Afghanistan maternal mortality drops, survey suggests

Image caption, The figures reflect improving standards in Afghan antenatal care in recent years

Many more Afghan women are surviving pregnancy and childbirth than was thought, a new survey suggests.

The research puts maternal mortality rates below 500 deaths per 100,000 live births. A UN study in 2005 found 1,800 women dying per 100,000 live births.

The new study also suggests a dramatic decrease in infant and child mortality rates over the last five years.

Correspondents say the figures reflect improving standards in antenatal care but the overall picture is still grim.

The Afghanistan Mortality Survey (AMS) 2010 was carried out by the health ministry, and is the most comprehensive of its kind ever carried out in the country.

It was sponsored and funded by international organisations such as Unicef, the World Health Organisation, the US government and the British Department for International Development.

Experts are encouraged by what they say are dramatic improvements in mortality rates, but all the same Afghanistan remains one of the most dangerous places in the world to be a pregnant woman or a young child.

The 2010 survey reveals that infant and under-fives mortality rates appear to be decreasing, with infant mortality now around 77 deaths per 1,000 live births and under-fives child mortality at around 97 deaths per 1,000 child births.

One in 10 children in Afghanistan still dies before they are five years old, the survey said.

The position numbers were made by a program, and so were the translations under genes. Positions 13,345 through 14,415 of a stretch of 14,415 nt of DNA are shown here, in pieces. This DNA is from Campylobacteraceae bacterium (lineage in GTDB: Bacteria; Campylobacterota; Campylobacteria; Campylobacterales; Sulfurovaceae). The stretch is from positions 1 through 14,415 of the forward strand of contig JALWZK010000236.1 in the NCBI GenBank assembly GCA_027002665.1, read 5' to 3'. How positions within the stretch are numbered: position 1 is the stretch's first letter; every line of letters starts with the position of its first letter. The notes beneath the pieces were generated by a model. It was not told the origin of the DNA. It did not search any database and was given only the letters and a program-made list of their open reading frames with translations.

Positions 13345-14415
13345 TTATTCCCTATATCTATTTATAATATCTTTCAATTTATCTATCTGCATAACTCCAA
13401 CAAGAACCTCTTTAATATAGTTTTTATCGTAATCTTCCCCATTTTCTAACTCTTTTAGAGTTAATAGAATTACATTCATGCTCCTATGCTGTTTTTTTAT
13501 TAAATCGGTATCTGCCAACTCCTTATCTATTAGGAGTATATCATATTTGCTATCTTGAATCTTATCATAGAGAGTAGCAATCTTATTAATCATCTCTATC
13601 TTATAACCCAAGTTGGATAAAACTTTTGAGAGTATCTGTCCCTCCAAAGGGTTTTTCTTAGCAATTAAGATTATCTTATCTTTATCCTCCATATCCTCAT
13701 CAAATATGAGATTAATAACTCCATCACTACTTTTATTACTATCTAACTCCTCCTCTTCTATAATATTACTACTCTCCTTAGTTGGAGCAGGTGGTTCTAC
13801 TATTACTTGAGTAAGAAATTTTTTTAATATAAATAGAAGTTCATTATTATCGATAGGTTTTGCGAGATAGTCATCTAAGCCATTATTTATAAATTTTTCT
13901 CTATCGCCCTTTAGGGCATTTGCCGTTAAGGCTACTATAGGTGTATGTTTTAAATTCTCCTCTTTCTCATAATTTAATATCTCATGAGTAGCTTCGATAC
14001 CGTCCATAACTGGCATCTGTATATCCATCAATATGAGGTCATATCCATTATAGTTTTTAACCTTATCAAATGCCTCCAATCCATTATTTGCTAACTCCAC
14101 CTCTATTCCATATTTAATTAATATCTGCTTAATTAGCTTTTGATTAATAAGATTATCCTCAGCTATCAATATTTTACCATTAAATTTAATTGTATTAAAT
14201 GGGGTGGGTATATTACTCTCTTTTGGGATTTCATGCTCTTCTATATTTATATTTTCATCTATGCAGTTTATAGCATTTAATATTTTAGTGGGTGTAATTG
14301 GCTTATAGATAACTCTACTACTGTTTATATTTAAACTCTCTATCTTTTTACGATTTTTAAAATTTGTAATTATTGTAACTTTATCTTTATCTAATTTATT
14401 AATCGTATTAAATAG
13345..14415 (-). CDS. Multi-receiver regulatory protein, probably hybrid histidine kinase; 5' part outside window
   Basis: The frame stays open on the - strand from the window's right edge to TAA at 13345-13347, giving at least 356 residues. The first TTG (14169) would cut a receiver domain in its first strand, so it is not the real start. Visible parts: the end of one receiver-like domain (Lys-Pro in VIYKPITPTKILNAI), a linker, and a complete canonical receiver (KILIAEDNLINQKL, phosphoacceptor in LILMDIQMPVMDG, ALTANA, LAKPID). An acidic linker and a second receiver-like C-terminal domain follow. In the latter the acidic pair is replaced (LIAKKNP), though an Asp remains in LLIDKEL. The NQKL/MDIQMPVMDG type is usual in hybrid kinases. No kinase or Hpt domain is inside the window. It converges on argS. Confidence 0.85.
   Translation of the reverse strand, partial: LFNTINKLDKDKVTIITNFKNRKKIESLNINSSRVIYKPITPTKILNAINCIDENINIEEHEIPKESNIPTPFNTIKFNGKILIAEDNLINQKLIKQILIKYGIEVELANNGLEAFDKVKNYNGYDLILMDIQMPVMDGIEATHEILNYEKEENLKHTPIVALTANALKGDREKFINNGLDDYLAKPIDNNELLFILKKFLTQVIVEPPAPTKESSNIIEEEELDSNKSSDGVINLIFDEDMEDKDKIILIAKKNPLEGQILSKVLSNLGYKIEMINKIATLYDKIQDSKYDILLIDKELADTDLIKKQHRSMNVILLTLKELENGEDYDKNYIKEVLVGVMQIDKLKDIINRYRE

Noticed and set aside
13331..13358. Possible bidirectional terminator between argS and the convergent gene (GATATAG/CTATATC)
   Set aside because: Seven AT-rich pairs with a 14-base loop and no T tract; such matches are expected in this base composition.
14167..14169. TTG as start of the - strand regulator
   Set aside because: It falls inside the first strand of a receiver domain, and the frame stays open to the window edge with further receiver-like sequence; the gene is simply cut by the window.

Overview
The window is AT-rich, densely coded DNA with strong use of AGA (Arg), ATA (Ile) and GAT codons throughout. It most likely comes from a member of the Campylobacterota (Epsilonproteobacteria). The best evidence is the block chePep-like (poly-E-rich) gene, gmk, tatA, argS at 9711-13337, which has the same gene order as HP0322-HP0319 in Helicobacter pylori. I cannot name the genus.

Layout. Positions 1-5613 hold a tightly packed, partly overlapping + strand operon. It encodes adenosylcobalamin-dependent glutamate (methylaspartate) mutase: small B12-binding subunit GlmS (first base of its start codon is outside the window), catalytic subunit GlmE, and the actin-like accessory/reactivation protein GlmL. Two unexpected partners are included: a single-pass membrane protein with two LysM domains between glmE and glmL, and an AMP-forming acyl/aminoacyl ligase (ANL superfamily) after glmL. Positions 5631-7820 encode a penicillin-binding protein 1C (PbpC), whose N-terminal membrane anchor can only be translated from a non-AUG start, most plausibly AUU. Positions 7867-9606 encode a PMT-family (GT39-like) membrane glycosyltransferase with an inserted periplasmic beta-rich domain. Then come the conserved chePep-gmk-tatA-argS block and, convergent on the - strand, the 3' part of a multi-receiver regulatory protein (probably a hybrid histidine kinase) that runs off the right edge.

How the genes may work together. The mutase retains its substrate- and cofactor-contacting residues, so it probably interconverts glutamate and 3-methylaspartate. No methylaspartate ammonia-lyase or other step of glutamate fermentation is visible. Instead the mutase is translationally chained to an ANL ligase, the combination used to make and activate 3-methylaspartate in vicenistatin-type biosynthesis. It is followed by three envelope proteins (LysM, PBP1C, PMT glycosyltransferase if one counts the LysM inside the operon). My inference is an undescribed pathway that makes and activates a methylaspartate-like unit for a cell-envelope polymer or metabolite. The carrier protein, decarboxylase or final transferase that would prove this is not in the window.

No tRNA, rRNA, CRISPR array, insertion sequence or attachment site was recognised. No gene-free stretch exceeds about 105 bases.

Officials say that it is difficult to compare the latest data with previous surveys which were based on geographically limited and less representative samples.

But correspondents say research about five years ago suggested that one in five children died before reaching the age of five.

A 2009 World Health Organisation study found 199 under-fives child deaths per 1,000 live births.

However the latest survey indicates that despite the more encouraging figures, complications from pregnancy and childbirth still posed significant risks to women and accounted for about two in five deaths in women aged 15-49.

It says that an Afghan woman dies every two hours from pregnancy-related causes.

The survey covered 87% of the population of the country - 98% of the urban population and 84% of the rural population.

It also showed that the estimated life expectancy is up to between 62 and 64 years for men and women. Previous studies conducted by the UN in 2009 showed life expectancy to range from 47 to 50 years old.

Afghan Save the Children Country Director David Skinner said that the latest statistics were encouraging in what was a challenging and difficult environment.

"Since 2003, around 20,000 community health workers and 2,500 midwives have been trained," he said.

"As a result of this and other community-level activities, fewer children are dying from preventable causes like diarrhoea or pneumonia.

"These results also show that international aid, which has funded many of the public health programmes in Afghanistan, has made a real difference - saving many children's lives.

"But donor governments need to build on this success, and continue to invest in Afghanistan in ways that directly benefit ordinary Afghans," he said.

The AMS was carried out by the Afghan public health ministry and central statistics organisation.

For security reasons, rural areas of Kandahar, Helmand and Zabul were excluded from the survey, but urban areas of these provinces were included.

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